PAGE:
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Convention? Any historical reasons? This seems to be a little odd for me. I'm not a native English user. I thought only the first letter should be the upper case. What's so special about this last name?

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  • Not a duplicate, here the question is specific to the uppercase usage, not the etymology as in the other question.
    – user66974
    Nov 7, 2015 at 21:54
  • @Josh61 Do you know how can I un-do the duplication part in the problem's description? Nov 7, 2015 at 21:55
  • @Josh61It's done. Nov 7, 2015 at 22:09

1 Answer 1

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In short it is because Mac/Mc mean 'son of' and the following name, being a proper one, is generally capitalised, but there are exceptions and other related issues as shown in the following interesting extract:

  • The short story is that “Mc” and “Mac” are prefixes that mean “son of.” Early inconsistencies in records are what led to having both Mc and Mac prefixes. Mc is just an abbreviation of Mac, and both can actually be abbreviated further to the much less common M’.

  • As you might guess from this, the myth that a Mac name denotes Scottish heritage while a Mc name denotes Irish heritage is simply not true. Similarly, the assertion that Mac names are Protestant while Mc names are Catholic doesn’t have a shred of truth to it. They both just mean “son of” and can be used by anyone of either descent or religion.

  • Someone with the last name of MacDonald is sort of like someone with the last name of Johnson—likely, each had ancestors with the name of Donald or John. Back in the day, it was common to differentiate people with the same name by also calling them by the names of their fathers, which is how this sort of surname started to become popular.

  • You can probably see why Mc and Mac names typically contain a second capital letter. Since proper nouns are capitalized, you would write “son of Donald,” not “son of donald.” In the same way, you would usually write MacDonald rather than Macdonald, but there are obviously exceptions. Surnames have been around so long that sometimes they get changed, and in some families, the second capital letter was gotten rid of.

  • In addition, some Mc and Mac names don’t include the name of the father, but the father’s profession. Take someone named John Macmaster. In this case, John’s father was a master of some sort, therefore John is the “son of a master.” Master is not a proper noun and thus does not need to be capitalized. This practice can be seen elsewhere—every Smith, Baker, and Cook likely had someone in that occupation somewhere in their ancestry.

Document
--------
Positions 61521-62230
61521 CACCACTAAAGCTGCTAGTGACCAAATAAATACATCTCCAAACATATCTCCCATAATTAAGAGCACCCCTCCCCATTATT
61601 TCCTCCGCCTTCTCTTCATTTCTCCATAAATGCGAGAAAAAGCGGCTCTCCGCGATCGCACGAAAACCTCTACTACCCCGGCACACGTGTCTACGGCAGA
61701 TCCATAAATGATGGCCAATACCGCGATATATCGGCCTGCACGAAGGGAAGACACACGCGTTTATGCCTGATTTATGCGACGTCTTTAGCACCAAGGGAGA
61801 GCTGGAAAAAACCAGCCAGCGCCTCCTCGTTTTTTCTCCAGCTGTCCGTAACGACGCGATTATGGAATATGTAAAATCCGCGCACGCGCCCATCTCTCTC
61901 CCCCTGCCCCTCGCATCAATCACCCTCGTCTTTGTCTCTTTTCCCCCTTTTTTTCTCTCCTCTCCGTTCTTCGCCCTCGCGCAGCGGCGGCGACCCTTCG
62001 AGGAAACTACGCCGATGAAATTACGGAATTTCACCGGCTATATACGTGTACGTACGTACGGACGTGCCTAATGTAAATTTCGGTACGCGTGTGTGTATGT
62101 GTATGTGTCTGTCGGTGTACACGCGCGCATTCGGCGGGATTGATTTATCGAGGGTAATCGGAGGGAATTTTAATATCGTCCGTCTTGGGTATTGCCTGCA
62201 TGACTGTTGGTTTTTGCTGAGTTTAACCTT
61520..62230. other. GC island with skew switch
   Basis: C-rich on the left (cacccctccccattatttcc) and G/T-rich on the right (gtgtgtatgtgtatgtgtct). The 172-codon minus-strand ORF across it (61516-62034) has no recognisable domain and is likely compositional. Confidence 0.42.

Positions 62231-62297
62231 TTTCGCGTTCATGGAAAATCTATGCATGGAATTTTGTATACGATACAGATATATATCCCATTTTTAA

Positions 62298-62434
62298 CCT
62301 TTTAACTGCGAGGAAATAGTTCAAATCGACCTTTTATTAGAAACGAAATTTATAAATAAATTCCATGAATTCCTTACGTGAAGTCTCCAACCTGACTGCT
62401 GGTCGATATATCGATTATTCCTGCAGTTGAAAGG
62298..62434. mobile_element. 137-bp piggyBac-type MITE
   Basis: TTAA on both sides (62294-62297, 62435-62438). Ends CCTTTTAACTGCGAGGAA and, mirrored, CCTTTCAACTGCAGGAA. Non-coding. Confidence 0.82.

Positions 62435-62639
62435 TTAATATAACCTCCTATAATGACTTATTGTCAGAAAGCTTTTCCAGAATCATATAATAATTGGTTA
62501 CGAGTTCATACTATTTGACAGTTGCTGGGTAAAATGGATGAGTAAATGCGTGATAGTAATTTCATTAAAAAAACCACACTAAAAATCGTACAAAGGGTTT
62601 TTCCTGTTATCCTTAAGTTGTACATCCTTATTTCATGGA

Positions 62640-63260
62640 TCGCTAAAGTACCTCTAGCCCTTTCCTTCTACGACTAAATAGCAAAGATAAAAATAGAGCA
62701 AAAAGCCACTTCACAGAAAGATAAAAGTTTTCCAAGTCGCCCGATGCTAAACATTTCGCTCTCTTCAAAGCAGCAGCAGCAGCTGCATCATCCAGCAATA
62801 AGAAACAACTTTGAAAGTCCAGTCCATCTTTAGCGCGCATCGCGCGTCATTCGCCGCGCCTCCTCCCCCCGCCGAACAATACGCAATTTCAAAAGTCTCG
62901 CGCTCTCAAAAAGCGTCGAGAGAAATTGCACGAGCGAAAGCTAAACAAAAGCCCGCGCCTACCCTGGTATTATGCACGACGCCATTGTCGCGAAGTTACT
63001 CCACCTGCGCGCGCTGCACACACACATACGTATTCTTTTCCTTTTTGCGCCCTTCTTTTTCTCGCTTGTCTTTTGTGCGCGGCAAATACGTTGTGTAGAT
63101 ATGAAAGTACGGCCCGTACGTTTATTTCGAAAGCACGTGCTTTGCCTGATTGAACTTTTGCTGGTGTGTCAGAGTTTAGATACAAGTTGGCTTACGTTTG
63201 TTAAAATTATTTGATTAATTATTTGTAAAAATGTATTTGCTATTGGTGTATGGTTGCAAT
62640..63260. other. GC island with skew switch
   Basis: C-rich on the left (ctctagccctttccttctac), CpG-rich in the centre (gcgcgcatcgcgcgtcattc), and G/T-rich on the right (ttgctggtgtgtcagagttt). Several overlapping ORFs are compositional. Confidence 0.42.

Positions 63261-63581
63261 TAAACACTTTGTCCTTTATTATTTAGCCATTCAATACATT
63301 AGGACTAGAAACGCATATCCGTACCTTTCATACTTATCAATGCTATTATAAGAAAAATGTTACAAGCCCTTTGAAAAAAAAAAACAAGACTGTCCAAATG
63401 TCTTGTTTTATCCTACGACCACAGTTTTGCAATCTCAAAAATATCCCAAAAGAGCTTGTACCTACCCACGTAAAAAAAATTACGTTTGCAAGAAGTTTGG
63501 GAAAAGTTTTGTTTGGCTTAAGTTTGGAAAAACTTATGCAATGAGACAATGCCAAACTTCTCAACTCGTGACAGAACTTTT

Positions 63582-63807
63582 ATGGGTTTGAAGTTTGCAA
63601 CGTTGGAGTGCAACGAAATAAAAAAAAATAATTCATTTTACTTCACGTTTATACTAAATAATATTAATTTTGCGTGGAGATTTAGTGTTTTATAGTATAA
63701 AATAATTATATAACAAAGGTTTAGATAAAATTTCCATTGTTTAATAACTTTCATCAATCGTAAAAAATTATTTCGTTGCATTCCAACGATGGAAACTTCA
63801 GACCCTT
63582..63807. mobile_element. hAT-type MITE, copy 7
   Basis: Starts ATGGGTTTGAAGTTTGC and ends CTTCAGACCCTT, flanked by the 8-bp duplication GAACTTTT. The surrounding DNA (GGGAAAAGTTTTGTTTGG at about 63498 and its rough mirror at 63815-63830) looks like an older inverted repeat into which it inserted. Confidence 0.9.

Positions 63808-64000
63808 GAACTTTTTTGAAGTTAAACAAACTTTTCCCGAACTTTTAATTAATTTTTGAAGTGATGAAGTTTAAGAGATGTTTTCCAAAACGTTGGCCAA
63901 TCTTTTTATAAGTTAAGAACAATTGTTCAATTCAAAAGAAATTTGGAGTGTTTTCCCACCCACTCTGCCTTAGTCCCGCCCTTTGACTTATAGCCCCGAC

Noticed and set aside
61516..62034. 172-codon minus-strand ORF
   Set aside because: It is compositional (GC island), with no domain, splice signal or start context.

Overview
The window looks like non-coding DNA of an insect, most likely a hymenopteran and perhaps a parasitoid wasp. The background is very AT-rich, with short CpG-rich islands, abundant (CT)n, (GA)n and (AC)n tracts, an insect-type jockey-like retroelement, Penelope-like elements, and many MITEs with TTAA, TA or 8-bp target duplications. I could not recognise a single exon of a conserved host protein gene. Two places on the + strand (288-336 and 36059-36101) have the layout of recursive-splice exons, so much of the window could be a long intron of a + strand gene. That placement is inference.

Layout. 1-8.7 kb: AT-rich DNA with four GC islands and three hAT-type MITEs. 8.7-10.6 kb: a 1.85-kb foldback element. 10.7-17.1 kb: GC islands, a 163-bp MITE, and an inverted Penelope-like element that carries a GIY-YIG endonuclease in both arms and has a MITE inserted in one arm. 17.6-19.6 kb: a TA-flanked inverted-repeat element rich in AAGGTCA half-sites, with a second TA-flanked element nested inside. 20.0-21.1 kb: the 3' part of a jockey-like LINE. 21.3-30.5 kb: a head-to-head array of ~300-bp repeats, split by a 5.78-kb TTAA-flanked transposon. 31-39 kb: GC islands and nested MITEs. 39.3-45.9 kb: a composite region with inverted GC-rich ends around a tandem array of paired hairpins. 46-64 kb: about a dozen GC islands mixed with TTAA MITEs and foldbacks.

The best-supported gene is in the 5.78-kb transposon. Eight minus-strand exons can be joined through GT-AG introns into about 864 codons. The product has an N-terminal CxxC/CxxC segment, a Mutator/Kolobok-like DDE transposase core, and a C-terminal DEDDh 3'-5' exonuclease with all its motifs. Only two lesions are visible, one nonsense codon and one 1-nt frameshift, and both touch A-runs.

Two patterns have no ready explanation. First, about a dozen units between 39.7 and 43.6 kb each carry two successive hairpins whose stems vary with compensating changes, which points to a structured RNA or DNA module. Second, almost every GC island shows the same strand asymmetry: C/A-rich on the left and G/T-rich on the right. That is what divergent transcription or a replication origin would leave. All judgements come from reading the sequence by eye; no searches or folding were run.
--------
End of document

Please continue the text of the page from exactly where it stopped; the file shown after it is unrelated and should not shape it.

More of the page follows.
• Other Mc and Mac surnames come from some physical feature of the person, such as Macilbowie, which means “son of the blonde man,” while the more recognizable Mackenzie (ironically enough now a popular first name for girls) means “son of the fair one.” Again, every Brown, White, Green, Bruin, Weiss, LeBlanc, etc. can relate.

  • There was also a prefix for “daughter of” but these mostly fell out of favour years ago. The daughter prefix was Nc, short for the Gaelic “nighean mhic.” Surnames for women like NcDonald were fairly popular in the 17th and 18th centuries, but after that time there were only a few secluded mentions of them.

  • To a lesser extent, “Vc” was used to denote “grandson of,” so that a person would have two surnames. Now you might have John MacDonald Vcmaster, but this tradition was never incredibly popular and is not as prevalent today.

  • These surnames have gone through a lot of changes over the years. Aside from Mac being shortened to Mc, in some cases the prefix was dropped altogether. This happened as Macs and Mcs immigrated to other countries and other parts of their names were changed to be more easily pronounced by the people there. For instance, in several cases MacDonald became Donaldson. However, it also occurred within Scotland itself. For instance, the name MacGregor was once banned, and the members of the MacGregor clan had to use different names. Eventually, the name was reinstated, but not everyone went back to using it

(www.todayifoundout.com)

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  • The addition of a prefix or a suffix to refer to father name is common in many languages. The suffixes in Russian or Ukranian are "ovitch" or "evitch". In Arabic, it's the prefix "Ben". In Germanic languages, "sen" is a suffix similar as "son" in English.
    – Graffito
    Nov 7, 2015 at 21:56
  • The bit that this answer doesn't address is that the question is not entirely right. It's not always true that the bit after the Mc is capitalised: it often is, but it's up to the person whose name it is how they choose to spell it.
    – Colin Fine
    Nov 8, 2015 at 0:33

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